• The NEC also discussed the current move by government to concession Nigeria’s major airports to private business. The NEC described the move as resonating with the appetite by successive Nigerian governments to privatize every public asset. The NEC warned that experience shows that neither concession nor privatization of public enterprises and assets have been to the advantage of the Nigerian people and workers;
  • On the implementation of the new national minimum wage and minimum pension, the NEC decried the failure of some state governments to pay the national minimum wage and minimum pension. The NEC also deplored the failure of some state governments to conclude negotiations on consequential salary adjustment owing to the new national minimum wage.

Decisions of the National Executive Council

After a careful consideration of the issues before it especially in light of their implications to the working-class family and the masses of our people in Nigeria, the National Executive Council resolved as follows:

  1. The NEC called on government at all levels to demonstrate genuine commitment to research by ensuring central coordination of all research funding and efforts in the country. The government should also put in place enabling legislation to promote research. Government should encourage research into the use of local herbs and other resources in managing COVID-19;
  • The NEC called on government to live up to its constitutional responsibility of protecting the lives and property of Nigerians. The NEC warned that Nigerian workers would no longer tolerate the escalation of insecurity in the country as it presents huge dangers to citizens, economic growth and national stability;
  • The NEC re-echoed that the fundamental rights to peaceful assembly and protests by citizens is a universal right that should never be breached. NEC, therefore, took a very strong stance against the rising waves of anti-union practices by some employers in Nigeria. In the case of the Corporate Affairs Commission, the NEC resolved to mobilize the strength of the Nigerian workforce to picket the national headquarters of the CAC for three days. The NEC also resolved to issue a 14-day ultimatum to the management of Turkish Airline and Caverton Helicopter to reinstate all sacked trade union executives and desist from further anti-union actions. The NEC went on call on banks in Nigeria to desist from the modern-day slavery of imposing unrealistic revenue targets on their employees. The NEC also called on the Central Bank of Nigeria to direct all the management of banks in Nigeria to constitute the employers’ representative body – the Nigeria Employers Association of Banks and Allied Institutions – to ensure seamless collective bargaining machinery in Nigeria’s banking industry;
  • On the report on Electricity Tariff, the NEC resolved that government should immediately address the conditions within its control that are driving up electricity tariff in Nigeria. First, the NEC called for a review of the power sector privatization programme which is already overdue for review since the law provides for a review of the privatization program after every two years. The NEC also calls for the reduction of the cost of gas to 1.5 cents and also the scrapping of the use of US and Nigeria inflation rates to determine the cost of gas to GENCOs. The NEC also called on government to step up on the mass distribution of meters to electricity consumers all over Nigeria. In order to ensure strict follow up and compliance, the NEC recommends the setting up of an oversight taskforce outside the purview of NERC and DISCOs;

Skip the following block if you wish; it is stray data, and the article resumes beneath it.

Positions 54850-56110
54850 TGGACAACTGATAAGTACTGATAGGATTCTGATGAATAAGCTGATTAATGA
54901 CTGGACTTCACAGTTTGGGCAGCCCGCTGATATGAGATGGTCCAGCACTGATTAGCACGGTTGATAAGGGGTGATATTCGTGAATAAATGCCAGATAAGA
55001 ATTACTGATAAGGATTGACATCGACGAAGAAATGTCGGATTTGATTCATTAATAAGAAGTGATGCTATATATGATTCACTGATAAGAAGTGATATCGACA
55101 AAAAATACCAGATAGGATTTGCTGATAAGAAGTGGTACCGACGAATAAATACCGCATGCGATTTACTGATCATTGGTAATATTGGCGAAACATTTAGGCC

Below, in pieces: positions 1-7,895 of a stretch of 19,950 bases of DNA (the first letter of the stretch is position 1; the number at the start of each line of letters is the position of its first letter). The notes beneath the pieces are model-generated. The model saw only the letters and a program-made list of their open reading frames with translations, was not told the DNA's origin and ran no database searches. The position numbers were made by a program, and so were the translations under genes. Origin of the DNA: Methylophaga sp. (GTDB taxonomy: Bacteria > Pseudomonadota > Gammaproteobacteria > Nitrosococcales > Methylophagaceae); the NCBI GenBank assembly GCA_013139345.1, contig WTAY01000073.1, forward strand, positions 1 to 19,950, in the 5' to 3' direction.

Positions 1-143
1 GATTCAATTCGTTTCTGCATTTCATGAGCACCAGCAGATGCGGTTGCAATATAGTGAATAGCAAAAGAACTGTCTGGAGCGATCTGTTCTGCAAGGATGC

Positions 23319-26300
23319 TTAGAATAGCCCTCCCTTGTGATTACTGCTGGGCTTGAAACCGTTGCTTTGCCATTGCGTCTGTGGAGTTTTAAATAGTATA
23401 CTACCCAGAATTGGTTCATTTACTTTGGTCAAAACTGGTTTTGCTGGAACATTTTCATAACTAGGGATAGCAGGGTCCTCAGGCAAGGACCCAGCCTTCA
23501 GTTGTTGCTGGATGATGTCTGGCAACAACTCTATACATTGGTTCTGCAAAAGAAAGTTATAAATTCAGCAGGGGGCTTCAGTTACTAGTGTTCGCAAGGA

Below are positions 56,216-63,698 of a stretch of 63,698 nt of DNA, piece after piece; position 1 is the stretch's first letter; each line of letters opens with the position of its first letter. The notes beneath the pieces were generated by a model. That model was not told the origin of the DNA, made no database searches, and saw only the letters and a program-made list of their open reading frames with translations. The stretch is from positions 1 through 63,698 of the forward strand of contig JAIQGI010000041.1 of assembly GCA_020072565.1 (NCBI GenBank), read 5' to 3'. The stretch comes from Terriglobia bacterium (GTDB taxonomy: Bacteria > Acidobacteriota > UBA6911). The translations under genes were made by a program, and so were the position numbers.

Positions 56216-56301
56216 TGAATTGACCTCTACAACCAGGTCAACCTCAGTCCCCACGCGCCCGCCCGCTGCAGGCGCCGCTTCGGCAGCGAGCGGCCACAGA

• The NEC resolved to reject deregulation as long as it is import driven. NEC reiterated the traditional position of Congress that government should rehabilitate and revamp Nigeria’s local refineries as a sustainable solution to incessant increases in the pump price of petrol. The NEC posited that Nigeria’s refineries can be made to work in a short time once government asserts the political will to do so. The NEC also urged the Nigerian government to find ways and means to shield Nigerian citizens from the volatilities in the international crude oil market. The NEC also demanded that the template used in determining the pump price of PMS which includes inbuilt charges and inflationary trend should be reviewed to the benefit of Nigerians. NEC called for modular refineries in order to bring down the price of diesel;
  • The NEC rejected the concession of Nigeria’s airports and other considerations for privatization describing such as great disservice to the Nigerian people and a betrayal of the efforts of Nigerian workers especially those employed in the aviation sector;
  • The NEC warned that it would take very drastic action against state governments that have refused to pay the new national minimum wage and minimum pension which benefit had already been eroded by the escalating inflation in the country. The NEC also resolved to view the refusal to pay the new national minimum wage by state governments as demanded by the law as an act of criminality, betrayal of the oath of office sworn by state chief executives and a dangerous adventure in anarchy.

The NEC-in-Session directed all states where the national minimum wage of N30000 is yet to be paid to immediately proceed on industrial action.


Comrade Ayuba Wabba, mni     Comrade Emmanuel Ugboaja, Esq

President                                  General Secretary

17th February 2021